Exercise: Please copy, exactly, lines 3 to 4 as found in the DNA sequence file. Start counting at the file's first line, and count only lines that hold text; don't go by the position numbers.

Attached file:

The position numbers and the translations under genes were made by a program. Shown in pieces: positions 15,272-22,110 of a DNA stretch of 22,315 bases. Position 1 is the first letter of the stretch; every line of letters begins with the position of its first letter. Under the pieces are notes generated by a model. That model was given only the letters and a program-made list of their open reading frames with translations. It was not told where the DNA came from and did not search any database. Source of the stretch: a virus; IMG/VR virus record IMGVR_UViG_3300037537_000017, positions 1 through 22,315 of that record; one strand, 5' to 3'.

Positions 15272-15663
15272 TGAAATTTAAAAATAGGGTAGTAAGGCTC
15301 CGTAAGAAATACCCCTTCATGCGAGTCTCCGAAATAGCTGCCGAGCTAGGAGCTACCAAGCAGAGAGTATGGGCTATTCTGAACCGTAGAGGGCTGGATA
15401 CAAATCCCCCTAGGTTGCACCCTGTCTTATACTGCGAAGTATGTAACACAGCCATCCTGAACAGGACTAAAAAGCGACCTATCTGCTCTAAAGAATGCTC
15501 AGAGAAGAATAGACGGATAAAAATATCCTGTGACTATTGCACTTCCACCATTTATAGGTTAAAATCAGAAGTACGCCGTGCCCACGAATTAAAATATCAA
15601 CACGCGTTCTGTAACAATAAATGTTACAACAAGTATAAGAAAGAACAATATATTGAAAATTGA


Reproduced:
15272 TGAAATTTAAAAATAGGGTAGTAAGGCTC
15301 CGTAAGAAATACCCCTTCATGCGAGTCTCCGAAATAGCTGCCGAGCTAGGAGCTACCAAGCAGAGAGTATGGGCTATTCTGAACCGTAGAGGGCTGGATA